Innovation hub for global development launched
Now the ball is rolling for KTH's investment in a training and collaboration model that aims at finding innovative solutions to global challenges.
The focus of theis the exchange and cooperation between KTH and various selected partner universities in sub-Saharan countries.
“KTH is – as it should be – an international university, and our students need global skills for the global labor market,” said Sigbritt Karlsson, President of KTH, in her opening remarks for the inauguration of the Global Development Hub this month at OpenLab. “The Global Development Hub is a great opportunity for KTH to get into this as a natural part of its activities.”
Karlsson pointed out that there is a lot to build on, given all KTH has already done in Africa with regard to research and exchange.
In light of the UN Agenda 2030, and efforts to meet global challenges such as access to energy and clean water, with eyes turned toward the expansive continent of Africa, the new model was built by former vice presidents, Margareta Norell-Bergendahl and Ramon Wyss.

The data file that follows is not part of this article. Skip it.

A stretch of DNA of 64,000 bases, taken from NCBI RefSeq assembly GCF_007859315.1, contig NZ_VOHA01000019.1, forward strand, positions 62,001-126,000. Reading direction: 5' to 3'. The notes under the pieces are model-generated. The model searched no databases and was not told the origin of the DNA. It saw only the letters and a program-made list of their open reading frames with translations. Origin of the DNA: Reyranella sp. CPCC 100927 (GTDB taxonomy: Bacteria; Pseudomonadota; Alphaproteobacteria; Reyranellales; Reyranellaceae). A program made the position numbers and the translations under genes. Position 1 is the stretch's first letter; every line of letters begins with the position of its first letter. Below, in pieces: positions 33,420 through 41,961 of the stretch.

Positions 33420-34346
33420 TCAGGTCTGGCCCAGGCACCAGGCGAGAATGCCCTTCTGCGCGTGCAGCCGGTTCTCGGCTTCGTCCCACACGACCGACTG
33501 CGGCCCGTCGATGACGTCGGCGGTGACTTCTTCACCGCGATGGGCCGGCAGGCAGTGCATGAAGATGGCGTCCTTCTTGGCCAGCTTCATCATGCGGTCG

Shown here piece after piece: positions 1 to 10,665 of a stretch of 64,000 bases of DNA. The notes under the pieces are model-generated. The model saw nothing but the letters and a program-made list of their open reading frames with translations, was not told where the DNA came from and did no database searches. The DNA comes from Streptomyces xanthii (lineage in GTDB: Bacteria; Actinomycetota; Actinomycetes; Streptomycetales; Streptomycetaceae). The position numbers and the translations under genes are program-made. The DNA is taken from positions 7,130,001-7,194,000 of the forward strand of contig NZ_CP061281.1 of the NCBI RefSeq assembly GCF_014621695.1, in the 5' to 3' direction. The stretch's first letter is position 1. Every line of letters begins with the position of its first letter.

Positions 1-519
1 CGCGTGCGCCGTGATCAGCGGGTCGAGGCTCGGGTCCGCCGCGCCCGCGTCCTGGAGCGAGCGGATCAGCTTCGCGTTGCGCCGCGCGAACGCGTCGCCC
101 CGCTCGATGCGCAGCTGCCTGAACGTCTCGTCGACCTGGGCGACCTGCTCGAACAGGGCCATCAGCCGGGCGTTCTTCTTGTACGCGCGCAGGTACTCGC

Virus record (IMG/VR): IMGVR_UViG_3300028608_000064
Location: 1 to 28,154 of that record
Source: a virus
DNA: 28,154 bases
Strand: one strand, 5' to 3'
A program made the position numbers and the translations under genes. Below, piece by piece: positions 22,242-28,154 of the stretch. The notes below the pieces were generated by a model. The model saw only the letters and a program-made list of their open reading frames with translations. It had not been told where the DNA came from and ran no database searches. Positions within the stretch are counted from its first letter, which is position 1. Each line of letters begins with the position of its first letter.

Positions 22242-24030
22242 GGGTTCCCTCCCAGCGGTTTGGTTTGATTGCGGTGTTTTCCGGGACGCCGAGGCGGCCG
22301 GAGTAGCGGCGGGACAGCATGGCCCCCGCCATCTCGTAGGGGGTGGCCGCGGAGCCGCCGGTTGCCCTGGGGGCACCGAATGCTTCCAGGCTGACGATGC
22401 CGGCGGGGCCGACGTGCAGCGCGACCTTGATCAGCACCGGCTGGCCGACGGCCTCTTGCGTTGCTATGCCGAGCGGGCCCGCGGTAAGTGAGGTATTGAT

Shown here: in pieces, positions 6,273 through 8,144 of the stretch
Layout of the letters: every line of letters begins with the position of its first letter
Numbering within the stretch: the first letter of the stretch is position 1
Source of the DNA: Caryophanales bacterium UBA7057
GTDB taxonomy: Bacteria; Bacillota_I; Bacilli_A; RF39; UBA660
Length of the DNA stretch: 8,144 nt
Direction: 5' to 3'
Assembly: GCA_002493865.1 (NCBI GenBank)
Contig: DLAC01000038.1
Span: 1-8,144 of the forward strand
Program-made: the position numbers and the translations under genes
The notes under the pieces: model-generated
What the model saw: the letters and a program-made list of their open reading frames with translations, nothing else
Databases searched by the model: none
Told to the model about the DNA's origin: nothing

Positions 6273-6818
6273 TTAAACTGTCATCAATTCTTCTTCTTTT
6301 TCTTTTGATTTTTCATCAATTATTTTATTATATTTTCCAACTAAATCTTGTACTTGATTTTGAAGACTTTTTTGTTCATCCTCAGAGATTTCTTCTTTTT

“Different solutions are needed for a wide range of problems, and we know that many students want to work with issues that make a difference,” Norell-Bergendahl said. “One of the goals of the Global Development Hub is to create long-term and mutual capacity for innovation that can be useful for global development.”
The idea is that the model can be made scalable, and that the basic methodology is based on design thinking and challenge-driven education, in which students work on solutions towards needs-driven, actual societal problems.
“The challenges in Africa offer opportunities for innovative solutions and creative engineers,” Wyss said.
The standing-room-only crowd at OpenLab also listened to donor Mats Berglund explain why he chose to donate money to work with the Global Development Hub:
“Ensuring that young people create networks and contribute to development provides an amazing force, and KTH as a major university can make an impact with knowledge.”
Two PhD students from Tanzania spoke about the challenges they face in researching ways to improve electricity supply in rural areas using solar power.
A concrete example of challenge-driven work was provided by Charlotte and Per Jakob Lindahl, who spoke about their masters project in Namibia, where they co-developed a threshing machine for millet.
“There was a lot about adapting the solution for the local reality and developing the machine together with the users.”
Also on hand at the inauguration ceremony was Jesper Vasell, project leader for Global Development Hub, which won the contract to build business in the innovation hub in 2017, including finding both relevant projects and partner universities in countries sharing KTH's views on cooperation.
“It feels great and there is much to build on to develop the systematics and greater societal impact of this work,” he said.
Vasell also stressed the importance of long range and reciprocal benefits to all parties involved in the KTH Global Development Hub's work.